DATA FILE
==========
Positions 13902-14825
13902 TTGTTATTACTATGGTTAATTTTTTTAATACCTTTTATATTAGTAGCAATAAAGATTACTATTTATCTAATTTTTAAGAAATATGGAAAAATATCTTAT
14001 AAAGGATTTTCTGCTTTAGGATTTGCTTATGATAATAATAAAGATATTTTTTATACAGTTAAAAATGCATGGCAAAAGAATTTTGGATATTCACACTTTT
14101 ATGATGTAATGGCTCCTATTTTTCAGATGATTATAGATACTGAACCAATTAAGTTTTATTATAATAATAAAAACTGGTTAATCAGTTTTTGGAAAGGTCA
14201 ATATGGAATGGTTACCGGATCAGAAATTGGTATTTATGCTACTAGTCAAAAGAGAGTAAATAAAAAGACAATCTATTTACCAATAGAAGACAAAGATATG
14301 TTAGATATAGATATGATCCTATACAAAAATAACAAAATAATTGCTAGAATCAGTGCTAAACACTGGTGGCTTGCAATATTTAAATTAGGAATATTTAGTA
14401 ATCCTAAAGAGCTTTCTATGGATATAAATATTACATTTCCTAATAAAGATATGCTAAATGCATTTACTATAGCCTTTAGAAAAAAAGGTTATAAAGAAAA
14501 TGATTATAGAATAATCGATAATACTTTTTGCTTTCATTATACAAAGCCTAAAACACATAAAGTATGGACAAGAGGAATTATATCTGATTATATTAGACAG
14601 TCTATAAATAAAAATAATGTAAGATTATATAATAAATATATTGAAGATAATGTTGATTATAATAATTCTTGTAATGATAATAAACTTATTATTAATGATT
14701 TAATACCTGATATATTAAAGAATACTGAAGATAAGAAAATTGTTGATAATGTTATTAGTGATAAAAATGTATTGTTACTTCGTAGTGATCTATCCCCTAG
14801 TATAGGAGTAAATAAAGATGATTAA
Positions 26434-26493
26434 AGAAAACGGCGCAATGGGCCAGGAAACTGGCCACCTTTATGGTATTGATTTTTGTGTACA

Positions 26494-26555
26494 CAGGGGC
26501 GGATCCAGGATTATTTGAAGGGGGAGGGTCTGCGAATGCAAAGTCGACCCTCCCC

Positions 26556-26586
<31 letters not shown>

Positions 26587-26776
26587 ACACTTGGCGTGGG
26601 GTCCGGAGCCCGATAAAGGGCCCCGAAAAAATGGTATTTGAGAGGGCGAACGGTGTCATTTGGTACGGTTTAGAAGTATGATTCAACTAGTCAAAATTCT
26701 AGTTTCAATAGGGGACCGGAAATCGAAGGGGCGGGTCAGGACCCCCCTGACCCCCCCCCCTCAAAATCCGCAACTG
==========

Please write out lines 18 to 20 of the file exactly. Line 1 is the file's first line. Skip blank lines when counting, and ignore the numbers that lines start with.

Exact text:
<31 letters not shown>

Positions 26587-26776
26587 ACACTTGGCGTGGG